Currently “small-value goods can be imported free of extra charges” into the EU. Small has meant that parcels valued under 150 Euros (about $160), don’t currently attract customs fees. German newspapers and others are now reporting this is set to be abolished… if an amendment to planned EU customs reforms, tabled by a French MEP, passes into law.
Hopefully this is just a bit of French anti-Amazon gesture-politics, and the amendment will be withdrawn or struck out. Before it can cause damage to the cross-border mail-order trade in books, journals, comics and BDs, small artworks and Etsy-like crafts, and suchlike.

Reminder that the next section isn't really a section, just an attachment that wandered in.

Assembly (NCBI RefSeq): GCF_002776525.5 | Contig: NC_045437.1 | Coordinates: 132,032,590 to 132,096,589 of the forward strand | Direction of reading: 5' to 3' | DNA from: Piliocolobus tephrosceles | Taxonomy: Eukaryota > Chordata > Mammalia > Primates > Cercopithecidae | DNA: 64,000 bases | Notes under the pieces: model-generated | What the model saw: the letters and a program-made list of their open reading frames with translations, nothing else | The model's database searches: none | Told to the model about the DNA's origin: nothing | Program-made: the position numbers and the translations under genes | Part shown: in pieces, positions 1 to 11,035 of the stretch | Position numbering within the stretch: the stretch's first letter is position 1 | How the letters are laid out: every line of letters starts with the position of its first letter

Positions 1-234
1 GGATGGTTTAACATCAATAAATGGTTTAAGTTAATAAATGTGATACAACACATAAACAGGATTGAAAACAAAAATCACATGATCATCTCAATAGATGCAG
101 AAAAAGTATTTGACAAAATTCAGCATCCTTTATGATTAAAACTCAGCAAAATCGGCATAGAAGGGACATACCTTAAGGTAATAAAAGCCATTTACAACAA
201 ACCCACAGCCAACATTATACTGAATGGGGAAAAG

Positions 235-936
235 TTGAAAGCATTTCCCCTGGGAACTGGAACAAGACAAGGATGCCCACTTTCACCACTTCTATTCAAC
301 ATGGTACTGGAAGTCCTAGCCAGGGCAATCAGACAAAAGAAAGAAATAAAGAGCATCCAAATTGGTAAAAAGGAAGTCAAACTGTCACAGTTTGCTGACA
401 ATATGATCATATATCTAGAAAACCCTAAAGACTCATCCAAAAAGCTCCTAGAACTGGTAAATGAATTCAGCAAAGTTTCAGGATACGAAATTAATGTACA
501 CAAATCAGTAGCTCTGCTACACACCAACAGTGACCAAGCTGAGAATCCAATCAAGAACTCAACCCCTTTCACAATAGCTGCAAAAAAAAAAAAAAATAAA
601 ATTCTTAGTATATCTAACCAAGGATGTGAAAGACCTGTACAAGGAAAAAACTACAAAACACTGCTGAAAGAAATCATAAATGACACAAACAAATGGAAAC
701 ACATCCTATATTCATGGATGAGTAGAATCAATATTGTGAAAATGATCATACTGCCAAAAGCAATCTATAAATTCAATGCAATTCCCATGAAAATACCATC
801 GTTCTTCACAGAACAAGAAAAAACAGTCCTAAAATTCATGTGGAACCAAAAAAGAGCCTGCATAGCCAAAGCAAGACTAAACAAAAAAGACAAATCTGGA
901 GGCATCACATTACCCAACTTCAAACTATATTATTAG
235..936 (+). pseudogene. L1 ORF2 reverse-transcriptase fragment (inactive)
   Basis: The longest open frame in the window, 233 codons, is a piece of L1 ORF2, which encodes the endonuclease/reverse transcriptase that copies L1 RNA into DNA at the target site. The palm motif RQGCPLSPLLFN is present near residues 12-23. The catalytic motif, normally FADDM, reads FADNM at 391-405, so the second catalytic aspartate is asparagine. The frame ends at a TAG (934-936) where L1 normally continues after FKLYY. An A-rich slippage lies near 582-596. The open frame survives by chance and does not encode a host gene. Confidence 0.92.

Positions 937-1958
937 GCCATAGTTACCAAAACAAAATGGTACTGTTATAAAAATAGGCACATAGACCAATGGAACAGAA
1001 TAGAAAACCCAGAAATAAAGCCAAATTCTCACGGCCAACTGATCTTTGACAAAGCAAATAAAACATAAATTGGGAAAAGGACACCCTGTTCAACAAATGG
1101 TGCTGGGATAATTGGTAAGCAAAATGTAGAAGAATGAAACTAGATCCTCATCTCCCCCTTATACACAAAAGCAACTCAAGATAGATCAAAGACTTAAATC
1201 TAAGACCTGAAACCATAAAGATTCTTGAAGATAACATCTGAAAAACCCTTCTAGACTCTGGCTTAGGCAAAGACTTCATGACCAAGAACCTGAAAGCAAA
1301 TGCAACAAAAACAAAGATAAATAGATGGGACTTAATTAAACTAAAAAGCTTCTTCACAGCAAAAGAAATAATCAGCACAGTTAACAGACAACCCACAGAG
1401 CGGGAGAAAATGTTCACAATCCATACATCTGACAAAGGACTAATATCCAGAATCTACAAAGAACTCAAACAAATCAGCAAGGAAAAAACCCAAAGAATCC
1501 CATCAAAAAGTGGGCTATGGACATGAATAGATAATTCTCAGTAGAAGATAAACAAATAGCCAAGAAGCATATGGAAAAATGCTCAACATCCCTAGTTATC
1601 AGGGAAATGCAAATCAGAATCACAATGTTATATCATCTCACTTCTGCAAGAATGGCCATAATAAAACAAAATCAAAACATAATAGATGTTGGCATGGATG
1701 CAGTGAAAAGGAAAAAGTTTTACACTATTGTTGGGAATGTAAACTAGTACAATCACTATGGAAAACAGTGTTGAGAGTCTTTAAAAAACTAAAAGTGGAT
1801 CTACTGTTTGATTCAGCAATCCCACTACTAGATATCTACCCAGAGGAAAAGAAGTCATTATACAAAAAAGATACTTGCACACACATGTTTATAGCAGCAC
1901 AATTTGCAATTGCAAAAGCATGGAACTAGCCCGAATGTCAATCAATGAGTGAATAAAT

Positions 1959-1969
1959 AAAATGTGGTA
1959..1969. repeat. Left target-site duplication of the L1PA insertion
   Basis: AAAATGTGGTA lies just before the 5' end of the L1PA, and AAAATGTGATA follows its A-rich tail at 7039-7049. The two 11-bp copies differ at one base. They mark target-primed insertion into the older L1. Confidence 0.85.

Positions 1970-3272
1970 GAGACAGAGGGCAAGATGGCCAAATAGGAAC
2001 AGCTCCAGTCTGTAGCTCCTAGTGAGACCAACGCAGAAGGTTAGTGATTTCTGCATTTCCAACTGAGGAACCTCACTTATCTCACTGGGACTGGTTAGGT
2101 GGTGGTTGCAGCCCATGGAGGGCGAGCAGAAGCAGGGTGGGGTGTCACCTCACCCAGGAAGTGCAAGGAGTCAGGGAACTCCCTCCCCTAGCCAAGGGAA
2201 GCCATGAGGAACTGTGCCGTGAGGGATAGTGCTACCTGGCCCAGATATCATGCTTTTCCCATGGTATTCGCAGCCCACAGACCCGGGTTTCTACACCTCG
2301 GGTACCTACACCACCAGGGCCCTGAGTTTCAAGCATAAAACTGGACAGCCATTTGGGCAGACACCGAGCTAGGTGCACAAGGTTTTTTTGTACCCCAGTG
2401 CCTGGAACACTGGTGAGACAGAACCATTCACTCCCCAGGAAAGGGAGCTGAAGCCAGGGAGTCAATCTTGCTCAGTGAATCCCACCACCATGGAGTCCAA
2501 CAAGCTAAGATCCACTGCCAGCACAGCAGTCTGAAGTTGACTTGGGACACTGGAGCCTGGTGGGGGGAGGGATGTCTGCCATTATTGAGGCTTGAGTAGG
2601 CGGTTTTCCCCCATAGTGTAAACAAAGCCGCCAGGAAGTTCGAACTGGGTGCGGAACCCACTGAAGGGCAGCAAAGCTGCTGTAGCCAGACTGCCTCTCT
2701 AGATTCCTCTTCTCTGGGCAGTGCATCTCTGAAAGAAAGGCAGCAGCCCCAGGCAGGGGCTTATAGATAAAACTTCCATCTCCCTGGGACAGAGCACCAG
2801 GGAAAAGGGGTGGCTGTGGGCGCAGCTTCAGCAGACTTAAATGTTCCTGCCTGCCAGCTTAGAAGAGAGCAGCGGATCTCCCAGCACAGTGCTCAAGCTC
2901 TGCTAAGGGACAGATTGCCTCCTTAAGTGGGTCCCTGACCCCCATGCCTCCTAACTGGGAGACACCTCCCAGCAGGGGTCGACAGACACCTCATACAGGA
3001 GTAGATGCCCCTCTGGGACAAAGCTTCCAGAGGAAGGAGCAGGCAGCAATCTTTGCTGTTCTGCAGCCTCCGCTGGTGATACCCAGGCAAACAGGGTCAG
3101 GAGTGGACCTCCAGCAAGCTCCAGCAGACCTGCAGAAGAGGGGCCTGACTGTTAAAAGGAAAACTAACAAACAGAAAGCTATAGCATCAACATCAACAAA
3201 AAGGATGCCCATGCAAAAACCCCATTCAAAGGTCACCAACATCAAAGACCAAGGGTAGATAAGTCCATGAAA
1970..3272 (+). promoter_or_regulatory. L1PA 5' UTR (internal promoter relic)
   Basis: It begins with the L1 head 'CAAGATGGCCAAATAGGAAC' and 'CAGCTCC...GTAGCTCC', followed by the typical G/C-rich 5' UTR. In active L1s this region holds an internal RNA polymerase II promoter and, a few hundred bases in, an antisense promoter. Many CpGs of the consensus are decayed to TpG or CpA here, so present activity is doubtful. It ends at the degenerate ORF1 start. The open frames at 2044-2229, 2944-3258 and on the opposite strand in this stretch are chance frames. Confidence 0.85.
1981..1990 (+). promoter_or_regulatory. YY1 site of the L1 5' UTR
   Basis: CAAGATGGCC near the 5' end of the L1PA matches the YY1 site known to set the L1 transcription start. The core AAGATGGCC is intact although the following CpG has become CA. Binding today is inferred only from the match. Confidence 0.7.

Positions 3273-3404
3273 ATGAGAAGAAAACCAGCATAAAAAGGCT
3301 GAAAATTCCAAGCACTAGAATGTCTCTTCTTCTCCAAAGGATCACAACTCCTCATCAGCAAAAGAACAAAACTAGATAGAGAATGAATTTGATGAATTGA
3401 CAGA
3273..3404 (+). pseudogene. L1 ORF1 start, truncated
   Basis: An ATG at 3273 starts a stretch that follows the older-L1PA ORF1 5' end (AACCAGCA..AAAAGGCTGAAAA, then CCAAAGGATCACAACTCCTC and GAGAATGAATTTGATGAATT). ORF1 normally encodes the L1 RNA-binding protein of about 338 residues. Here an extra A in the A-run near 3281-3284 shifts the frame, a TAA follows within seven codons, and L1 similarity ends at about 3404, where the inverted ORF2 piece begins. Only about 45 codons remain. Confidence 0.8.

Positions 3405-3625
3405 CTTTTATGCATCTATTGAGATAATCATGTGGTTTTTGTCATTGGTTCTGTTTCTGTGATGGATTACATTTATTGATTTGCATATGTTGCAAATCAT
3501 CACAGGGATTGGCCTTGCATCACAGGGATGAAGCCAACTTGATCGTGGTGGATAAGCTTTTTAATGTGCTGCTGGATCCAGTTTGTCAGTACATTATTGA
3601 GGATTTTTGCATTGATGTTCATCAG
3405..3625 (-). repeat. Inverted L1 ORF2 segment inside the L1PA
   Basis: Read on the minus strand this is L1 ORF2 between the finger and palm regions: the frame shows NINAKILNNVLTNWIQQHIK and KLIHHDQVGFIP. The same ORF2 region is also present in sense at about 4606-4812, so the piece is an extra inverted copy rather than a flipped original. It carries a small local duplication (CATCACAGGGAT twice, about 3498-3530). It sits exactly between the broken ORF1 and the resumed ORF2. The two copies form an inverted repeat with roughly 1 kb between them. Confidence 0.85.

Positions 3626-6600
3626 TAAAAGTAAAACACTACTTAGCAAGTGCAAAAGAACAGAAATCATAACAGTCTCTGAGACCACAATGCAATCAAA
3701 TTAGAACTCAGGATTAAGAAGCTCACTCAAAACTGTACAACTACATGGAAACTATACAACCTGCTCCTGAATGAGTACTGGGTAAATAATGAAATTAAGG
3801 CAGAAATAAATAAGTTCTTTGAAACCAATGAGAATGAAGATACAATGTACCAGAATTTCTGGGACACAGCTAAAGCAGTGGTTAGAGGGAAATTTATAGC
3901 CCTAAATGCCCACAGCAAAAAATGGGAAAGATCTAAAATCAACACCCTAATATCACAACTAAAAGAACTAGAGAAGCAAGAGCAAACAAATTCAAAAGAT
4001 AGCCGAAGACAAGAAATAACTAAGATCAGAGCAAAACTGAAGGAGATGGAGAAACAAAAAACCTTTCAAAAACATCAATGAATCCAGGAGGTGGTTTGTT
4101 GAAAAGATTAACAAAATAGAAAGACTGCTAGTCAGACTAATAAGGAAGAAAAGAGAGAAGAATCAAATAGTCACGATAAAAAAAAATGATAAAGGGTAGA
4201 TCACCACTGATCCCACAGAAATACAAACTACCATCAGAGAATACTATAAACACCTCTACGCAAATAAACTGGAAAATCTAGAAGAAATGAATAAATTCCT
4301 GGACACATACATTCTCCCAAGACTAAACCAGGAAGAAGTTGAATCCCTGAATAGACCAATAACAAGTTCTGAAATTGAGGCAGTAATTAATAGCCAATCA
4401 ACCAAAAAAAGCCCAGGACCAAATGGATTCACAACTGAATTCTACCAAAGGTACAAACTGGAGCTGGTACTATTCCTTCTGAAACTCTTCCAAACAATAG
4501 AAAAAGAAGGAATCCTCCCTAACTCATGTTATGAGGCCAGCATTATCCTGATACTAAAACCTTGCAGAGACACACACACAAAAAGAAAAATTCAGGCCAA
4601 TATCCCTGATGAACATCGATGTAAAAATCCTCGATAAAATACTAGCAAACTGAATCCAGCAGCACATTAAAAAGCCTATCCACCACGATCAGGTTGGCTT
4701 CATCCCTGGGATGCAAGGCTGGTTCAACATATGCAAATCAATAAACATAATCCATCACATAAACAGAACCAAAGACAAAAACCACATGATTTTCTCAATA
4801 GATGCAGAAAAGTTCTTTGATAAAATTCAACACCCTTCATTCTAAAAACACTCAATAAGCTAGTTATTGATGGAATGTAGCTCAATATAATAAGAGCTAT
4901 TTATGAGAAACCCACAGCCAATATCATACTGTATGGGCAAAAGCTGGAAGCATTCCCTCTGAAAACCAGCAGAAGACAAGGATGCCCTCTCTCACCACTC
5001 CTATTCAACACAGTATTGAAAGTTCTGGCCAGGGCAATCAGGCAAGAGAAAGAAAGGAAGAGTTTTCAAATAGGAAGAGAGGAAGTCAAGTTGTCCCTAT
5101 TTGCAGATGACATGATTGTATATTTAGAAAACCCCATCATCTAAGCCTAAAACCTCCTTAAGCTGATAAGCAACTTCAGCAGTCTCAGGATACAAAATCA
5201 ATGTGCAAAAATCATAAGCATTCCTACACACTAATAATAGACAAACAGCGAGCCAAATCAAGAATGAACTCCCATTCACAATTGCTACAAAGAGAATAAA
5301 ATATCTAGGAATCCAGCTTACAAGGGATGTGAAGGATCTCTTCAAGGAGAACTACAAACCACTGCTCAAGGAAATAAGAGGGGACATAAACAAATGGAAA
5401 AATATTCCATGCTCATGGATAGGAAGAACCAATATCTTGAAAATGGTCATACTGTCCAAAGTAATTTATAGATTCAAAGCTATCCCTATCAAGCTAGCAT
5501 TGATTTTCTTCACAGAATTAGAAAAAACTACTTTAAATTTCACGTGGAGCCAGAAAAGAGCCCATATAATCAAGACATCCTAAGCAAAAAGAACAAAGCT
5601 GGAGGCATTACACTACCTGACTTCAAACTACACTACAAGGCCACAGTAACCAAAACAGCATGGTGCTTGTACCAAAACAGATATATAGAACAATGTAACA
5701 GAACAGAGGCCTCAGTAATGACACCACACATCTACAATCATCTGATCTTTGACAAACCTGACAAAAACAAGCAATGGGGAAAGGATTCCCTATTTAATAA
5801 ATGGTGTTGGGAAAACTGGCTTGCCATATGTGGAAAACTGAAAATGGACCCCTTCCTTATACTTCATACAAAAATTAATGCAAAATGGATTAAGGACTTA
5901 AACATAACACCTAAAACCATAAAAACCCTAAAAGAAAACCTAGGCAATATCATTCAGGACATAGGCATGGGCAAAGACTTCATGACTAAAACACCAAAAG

But other moves are equally ominous, and suggest a wider aim among the EU’s MEPs. One reads of plans that would see all mail-order sellers forced to “charge customs duties and VAT [national sales tax] at the time of purchase”, and they would also have to register with a giant new EU Customs Authority and log all transactions and buyers. This seems likely to place a huge and disproportionate burden on small publishers and catalogue-based dealers, such as those selling paper books into the EU. Small-scale creatives are facing enough challenges (digital tax reporting, increased postage, rampant piracy, generative AIs, customers no longer buying due the cost-of-living, etc). They don’t need to be whacked with this is well.